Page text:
The stomach is a hollow, elastic organ that plays a very important role in the process of digesting food. It is found on the upper left side of the abdomen. An adult stomach is about 25 centimeters long and can hold nearly one liter of food.

The upper part joints the esophagus and the lower part connects up with the first part of the intestine (duodenum). The pancreas, gall bladder, and liver are close to the stomach and produce juices and enzymes (chemicals) that help digest food.

Once food is chewed and swallowed, it passes through the esophagus toward the stomach, where it mixes with acids and enzymes that will help break food down so that our body can absorb the nutrients.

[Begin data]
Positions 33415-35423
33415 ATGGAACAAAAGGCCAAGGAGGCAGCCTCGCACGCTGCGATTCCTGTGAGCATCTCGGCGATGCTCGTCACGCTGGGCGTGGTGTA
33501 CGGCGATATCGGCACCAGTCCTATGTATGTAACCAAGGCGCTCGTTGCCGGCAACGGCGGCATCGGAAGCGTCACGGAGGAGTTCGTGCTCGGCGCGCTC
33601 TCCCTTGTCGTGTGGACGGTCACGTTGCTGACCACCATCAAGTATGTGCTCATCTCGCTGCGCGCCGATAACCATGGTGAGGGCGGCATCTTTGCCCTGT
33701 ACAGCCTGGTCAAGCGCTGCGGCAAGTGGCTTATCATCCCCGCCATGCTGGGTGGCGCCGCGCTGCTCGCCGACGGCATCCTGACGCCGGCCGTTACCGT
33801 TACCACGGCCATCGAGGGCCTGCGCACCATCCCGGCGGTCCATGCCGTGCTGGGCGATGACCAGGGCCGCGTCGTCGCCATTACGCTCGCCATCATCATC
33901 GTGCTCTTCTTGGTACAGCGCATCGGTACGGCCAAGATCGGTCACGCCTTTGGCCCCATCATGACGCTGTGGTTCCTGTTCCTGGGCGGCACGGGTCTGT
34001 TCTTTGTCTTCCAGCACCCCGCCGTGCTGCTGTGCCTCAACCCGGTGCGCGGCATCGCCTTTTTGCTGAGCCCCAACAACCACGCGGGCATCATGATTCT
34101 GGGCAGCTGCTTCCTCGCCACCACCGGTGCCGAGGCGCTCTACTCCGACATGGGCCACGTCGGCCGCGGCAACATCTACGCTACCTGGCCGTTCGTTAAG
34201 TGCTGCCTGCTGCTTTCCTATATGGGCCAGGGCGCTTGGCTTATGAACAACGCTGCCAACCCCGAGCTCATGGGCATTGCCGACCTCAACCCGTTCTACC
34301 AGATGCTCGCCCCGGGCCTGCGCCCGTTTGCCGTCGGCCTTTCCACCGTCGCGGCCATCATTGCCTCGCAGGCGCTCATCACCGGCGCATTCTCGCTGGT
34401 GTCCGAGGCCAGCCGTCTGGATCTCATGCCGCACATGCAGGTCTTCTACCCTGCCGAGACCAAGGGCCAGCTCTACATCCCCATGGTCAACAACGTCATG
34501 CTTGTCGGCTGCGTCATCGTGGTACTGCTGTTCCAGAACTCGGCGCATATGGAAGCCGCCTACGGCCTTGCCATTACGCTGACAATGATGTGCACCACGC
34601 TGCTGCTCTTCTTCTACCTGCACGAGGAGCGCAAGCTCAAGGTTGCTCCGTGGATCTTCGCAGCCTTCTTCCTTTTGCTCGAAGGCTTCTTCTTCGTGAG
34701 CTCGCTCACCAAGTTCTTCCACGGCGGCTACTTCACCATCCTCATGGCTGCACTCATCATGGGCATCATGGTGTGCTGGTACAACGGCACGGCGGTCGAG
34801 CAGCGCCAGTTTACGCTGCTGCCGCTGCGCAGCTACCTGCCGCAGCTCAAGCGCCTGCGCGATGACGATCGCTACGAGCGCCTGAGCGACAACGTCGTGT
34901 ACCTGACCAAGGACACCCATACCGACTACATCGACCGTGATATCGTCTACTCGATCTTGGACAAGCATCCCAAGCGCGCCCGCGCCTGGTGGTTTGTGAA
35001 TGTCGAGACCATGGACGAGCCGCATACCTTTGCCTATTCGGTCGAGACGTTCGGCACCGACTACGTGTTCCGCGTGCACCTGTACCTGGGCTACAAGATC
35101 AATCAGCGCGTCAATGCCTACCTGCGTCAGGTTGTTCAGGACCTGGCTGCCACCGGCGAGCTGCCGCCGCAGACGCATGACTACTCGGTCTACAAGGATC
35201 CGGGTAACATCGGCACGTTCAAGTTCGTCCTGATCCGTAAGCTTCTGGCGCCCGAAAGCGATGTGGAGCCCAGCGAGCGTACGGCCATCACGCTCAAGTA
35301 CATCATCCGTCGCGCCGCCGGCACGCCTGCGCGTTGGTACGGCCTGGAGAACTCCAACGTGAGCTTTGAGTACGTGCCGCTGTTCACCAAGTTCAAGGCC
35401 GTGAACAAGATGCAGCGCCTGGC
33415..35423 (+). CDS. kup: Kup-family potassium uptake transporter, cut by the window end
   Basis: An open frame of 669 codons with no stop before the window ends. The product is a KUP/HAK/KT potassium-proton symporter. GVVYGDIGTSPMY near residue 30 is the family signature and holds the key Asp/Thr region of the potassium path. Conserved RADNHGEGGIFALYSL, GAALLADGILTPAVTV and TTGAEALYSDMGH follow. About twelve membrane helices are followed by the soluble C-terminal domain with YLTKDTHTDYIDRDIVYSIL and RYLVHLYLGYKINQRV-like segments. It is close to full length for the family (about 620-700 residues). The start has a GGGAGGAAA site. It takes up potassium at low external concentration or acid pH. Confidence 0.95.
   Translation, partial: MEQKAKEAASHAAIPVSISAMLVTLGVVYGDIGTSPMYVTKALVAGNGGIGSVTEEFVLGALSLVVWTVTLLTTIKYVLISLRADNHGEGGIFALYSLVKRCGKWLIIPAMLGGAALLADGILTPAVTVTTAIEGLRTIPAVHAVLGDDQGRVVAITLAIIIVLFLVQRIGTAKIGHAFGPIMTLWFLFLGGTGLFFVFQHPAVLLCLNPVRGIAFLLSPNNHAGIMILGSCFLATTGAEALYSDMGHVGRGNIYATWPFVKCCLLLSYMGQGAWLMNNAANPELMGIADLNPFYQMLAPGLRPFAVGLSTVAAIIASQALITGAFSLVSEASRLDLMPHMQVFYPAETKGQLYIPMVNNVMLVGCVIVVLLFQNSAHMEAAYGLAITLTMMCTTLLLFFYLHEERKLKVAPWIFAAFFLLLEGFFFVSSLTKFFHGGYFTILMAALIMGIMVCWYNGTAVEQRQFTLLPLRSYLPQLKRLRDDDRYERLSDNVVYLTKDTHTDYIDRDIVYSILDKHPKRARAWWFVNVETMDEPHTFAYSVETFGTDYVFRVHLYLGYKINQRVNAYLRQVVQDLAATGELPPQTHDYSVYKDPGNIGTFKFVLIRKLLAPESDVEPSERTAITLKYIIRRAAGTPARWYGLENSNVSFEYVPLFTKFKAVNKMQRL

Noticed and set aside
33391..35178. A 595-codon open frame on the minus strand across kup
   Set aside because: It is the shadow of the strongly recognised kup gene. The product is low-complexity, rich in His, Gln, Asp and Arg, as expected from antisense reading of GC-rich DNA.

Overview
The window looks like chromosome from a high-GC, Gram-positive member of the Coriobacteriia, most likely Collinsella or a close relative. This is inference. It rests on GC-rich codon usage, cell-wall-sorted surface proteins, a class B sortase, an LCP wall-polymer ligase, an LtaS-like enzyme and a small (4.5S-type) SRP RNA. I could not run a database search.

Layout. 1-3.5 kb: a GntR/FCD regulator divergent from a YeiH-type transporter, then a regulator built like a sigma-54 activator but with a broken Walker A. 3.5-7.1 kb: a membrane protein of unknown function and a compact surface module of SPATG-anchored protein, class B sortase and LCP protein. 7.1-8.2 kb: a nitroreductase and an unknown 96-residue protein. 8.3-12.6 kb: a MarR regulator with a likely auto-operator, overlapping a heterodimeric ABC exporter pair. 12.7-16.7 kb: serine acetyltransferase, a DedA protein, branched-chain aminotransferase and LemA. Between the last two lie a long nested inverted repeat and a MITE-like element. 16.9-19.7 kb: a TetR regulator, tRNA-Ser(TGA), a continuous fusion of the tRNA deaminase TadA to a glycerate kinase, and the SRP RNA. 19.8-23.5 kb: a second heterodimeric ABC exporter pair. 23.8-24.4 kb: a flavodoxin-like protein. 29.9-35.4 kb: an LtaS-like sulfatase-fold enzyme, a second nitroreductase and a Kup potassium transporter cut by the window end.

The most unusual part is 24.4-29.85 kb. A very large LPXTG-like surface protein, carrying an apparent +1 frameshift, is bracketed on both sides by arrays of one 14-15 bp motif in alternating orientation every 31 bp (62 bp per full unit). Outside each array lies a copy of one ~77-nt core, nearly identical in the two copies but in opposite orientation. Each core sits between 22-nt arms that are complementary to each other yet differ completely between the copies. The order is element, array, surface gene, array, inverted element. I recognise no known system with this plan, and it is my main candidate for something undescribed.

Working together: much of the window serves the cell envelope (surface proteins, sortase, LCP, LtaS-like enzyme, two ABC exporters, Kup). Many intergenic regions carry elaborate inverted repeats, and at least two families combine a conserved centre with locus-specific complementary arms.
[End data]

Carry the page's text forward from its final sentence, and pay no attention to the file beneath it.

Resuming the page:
Food next travels from the stomach toward the small intestine, where the enzymes of the stomach and pancreas help in absorbing important substances such as vitamin B12, iron, and calcium.

The stomach wall

The wall of the stomach has four layers.

The innermost layer is the mucosa, which contains glands that produce enzymes and acid used in digestion. Next is the submucosa, followed by a layer of muscle. The outer layer of the stomach is a strong serous membrane